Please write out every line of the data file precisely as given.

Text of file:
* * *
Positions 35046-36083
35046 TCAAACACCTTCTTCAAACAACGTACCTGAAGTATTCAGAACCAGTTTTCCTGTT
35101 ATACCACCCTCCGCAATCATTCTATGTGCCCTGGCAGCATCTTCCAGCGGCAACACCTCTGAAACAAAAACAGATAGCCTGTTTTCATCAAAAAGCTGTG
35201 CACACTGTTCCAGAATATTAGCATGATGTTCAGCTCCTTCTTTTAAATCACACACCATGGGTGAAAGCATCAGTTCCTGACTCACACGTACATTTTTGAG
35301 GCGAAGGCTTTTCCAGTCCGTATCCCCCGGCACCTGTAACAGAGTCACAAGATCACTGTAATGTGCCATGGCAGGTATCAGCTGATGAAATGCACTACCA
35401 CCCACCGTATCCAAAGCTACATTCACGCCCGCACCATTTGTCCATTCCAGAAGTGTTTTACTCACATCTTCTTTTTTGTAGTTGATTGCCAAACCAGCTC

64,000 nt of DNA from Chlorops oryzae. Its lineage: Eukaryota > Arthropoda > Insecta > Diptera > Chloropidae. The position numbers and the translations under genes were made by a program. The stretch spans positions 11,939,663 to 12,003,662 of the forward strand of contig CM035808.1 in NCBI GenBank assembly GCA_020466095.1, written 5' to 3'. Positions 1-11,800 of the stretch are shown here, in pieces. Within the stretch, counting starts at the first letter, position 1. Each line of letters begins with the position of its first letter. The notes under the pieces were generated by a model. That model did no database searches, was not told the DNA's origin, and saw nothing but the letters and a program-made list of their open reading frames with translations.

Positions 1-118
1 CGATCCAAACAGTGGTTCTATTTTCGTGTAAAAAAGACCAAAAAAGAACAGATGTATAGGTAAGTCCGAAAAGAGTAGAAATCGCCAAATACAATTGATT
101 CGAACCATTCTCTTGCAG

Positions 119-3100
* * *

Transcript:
Positions 35046-36083
35046 TCAAACACCTTCTTCAAACAACGTACCTGAAGTATTCAGAACCAGTTTTCCTGTT
35101 ATACCACCCTCCGCAATCATTCTATGTGCCCTGGCAGCATCTTCCAGCGGCAACACCTCTGAAACAAAAACAGATAGCCTGTTTTCATCAAAAAGCTGTG
35201 CACACTGTTCCAGAATATTAGCATGATGTTCAGCTCCTTCTTTTAAATCACACACCATGGGTGAAAGCATCAGTTCCTGACTCACACGTACATTTTTGAG
35301 GCGAAGGCTTTTCCAGTCCGTATCCCCCGGCACCTGTAACAGAGTCACAAGATCACTGTAATGTGCCATGGCAGGTATCAGCTGATGAAATGCACTACCA
35401 CCCACCGTATCCAAAGCTACATTCACGCCCGCACCATTTGTCCATTCCAGAAGTGTTTTACTCACATCTTCTTTTTTGTAGTTGATTGCCAAACCAGCTC

64,000 nt of DNA from Chlorops oryzae. Its lineage: Eukaryota > Arthropoda > Insecta > Diptera > Chloropidae. The position numbers and the translations under genes were made by a program. The stretch spans positions 11,939,663 to 12,003,662 of the forward strand of contig CM035808.1 in NCBI GenBank assembly GCA_020466095.1, written 5' to 3'. Positions 1-11,800 of the stretch are shown here, in pieces. Within the stretch, counting starts at the first letter, position 1. Each line of letters begins with the position of its first letter. The notes under the pieces were generated by a model. That model did no database searches, was not told the DNA's origin, and saw nothing but the letters and a program-made list of their open reading frames with translations.

Positions 1-118
1 CGATCCAAACAGTGGTTCTATTTTCGTGTAAAAAAGACCAAAAAAGAACAGATGTATAGGTAAGTCCGAAAAGAGTAGAAATCGCCAAATACAATTGATT
101 CGAACCATTCTCTTGCAG

Positions 119-3100